Hi Kate,

One of the really cool features of PBS is the vacation hold function, which allows you to keep requests at bay for any period of time if you’re away or otherwise unable to mail. I’ve used paperbackswap to get rid of a ton of books, and like to adventure of having them travel the world (like lol.) I’ve gotten lucky with a lot of patience getting a few harder to find books. (There are a very select few I like to have on my shelf for frequent reference – isn’t it a joy not to be connected to ‘stuff’? 🙂 We also have this twisted thing where our local post office is efficient and has lots of friendly folks manning it (weird – I know) so it’s a joy to hop the bus downtown and take a little jaunt on my lunch time.

As a Freecyle mod, I would note that whatever arrangements you make off-list with someone are your business (winkwink.) So if you post an item, you can certainly email your address to the first respondent (or the 9th, or the person whose nickname you like the best – whomever) and leave it on your porch just for them. We just usually discourage a whole troupe of folks from wasting gas and heading your way only to be disappointed (which is what happens if you send your address to the whole list.)

I’ll look forward to the book club! 🙂

Best from Indiana :).


Jinger January 13, 2009 at 7:02 am

I felt the same about the paperback book swap. I never had enough books to list and found it much easier to put a reserve on books at the library. I usually go to Barnes and Noble and make a list of must reads for myself, then put them on reserve.

A website I cannot live without however is It is very addictive to me and leads me to so many wonderful craft blogs with upcycled or recycled craft ideas.


wendopolis January 13, 2009 at 7:10 am

I belonged to Freecycle when we lived in Bakersfield. It was great–I got rid of so much junk. I haven’t heard of paperbackswap. Might have to check it out.


Rachel January 13, 2009 at 8:29 am

What we do to keep from buying stuff that gathers dust. I am a book hoarder; we moved this summer and all my books ended up the same amount of boxes as the kitchen. The majority of those boxes are still in the garage in a corner. I’ll get to them eventually, most likely around garage sale time.

One thing I don’t like about living near a major city: using websites like doesn’t really work. Or finding mom groups or play groups in a certain area. I can drive 2 hours, which completely defeats the purpose.

I recycle my 2 kid’s clothes by donating them to a mother’s consignment store for store credit. Woo hoo!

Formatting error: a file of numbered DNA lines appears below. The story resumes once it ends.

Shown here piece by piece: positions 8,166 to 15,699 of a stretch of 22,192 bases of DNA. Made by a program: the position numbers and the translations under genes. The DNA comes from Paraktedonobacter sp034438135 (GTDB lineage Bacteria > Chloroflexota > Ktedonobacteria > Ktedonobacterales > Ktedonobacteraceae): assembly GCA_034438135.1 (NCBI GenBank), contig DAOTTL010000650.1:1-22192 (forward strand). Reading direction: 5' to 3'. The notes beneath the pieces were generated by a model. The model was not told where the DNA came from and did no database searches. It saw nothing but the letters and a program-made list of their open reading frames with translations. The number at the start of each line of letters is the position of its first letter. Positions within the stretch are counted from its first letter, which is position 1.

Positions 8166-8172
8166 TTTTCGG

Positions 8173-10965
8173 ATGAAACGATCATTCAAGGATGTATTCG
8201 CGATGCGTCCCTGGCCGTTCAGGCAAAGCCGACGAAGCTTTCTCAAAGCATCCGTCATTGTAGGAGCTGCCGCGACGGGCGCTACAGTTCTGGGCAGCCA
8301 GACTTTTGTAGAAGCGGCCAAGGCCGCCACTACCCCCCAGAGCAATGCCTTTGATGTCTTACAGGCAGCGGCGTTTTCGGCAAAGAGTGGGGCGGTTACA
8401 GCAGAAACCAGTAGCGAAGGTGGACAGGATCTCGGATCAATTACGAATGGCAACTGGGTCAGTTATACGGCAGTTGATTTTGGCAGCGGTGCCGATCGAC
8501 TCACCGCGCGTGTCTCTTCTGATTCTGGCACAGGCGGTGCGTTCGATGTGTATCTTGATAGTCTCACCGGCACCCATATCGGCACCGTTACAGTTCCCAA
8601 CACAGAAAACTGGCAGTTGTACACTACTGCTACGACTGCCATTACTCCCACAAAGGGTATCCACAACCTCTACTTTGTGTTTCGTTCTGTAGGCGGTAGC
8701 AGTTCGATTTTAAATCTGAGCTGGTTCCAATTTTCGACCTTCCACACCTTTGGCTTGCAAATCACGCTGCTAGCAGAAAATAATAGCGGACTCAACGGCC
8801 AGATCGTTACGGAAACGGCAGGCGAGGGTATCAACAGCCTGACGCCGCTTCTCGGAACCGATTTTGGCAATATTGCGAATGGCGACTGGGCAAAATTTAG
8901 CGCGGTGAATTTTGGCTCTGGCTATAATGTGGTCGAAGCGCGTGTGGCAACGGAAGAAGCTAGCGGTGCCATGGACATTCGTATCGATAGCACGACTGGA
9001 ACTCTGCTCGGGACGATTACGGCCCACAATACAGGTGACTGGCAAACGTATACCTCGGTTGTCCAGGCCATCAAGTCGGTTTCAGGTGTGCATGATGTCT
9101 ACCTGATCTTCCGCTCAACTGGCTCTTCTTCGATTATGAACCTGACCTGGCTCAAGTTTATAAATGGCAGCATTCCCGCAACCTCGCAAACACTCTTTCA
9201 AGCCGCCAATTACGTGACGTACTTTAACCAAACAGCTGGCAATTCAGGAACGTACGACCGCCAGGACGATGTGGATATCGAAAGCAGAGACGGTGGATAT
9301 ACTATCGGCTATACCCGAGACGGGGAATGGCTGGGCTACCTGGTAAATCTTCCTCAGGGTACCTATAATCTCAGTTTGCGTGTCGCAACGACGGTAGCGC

Tracey January 13, 2009 at 9:41 am

For video games for my son, Goozex is a great game trading site. You post games you no longer play and request games. This past December my son got about six games all at once so I didn’t feel like I had to buy him any new ones.


Kristen@The Frugal Girl January 13, 2009 at 2:03 pm

Aleeya, that is all kinds of wrong!

Katie, it’s funny that you posted this, because I just posted about Freecycle yesterday. I ADORE Freecycle. I’ve given away so much stuff and I’ve also received some pretty awesome stuff too(like scads of solid wood furniture that I’ve refinished).


ToilingAnt January 19, 2009 at 10:00 am

Tips to getting the most of

*Don’t list books that are so heavy that you aren’t willing to mail them.
*Use the printable postage feature. No more standing in line at the post office!
*Swap credits between all three sites (check out sister sites and My personal strategy is to post and mail CDs for about a dollar (without the jewel case, they’re very light), then transfer the credits to obtain new books and CDs. I have a nice long wish list on both sites and just wait until something interesting comes available. I like the random timing of it all… it’s fun.


Mary N. March 27, 2009 at 2:40 pm

As far as getting rid of my books, I found a great, no-hassle service for that. I use and declutter my space a box at a time. The books ship free if you use FedEx and the barcode is printed off the computer. You can opt to get your money via check or through a Paypal credit. Since my goal is to have less around the house, I wouldn’t want to swap books 10 for 12. Oh, and a big thumbs up for Freecycle. Have a great day!


Leah June 10, 2009 at 12:09 pm

I joined Paperbackswap and was dissapointed. I like to read new books and all the ones that I wanted were never in stock. Also when i signed for the waiting list i was always a low number. Paperbackswap is good if you can read books that are oldish.


Zed June 12, 2009 at 2:18 pm

I’m a big fan of paperbackswap. Two things that could have ameliorated your specific troubles with them:

Buy postage/delivery confirmation from PBS at (something like) an extra $.43/package. Because your package won’t have stamps, it won’t need to be mailed at the post office, no matter what it weighs.

You can put yourself on ‘vacation hold’ any time you don’t feel like dealing with any new requests.

(Can’t argue with using the public library and Powell’s though!)


Zed June 12, 2009 at 2:21 pm

I’m a big fan of paperbackswap. Two things that could have ameliorated your specific troubles with them:

Buy postage/delivery confirmation from PBS at (something like) an extra $.43/package. Because your package won’t have stamps, it won’t need to be mailed at the post office, no matter what it weighs.

You can put yourself on ‘vacation hold’ any time you don’t feel like dealing with any new requests.

And it does take a lot of patience for your wish listing of a recent, popular book to float to the top. But I’m very happy with a lot of things that I actually did finally get through my wish list.

(Can’t argue with using the public library and Powell’s though!)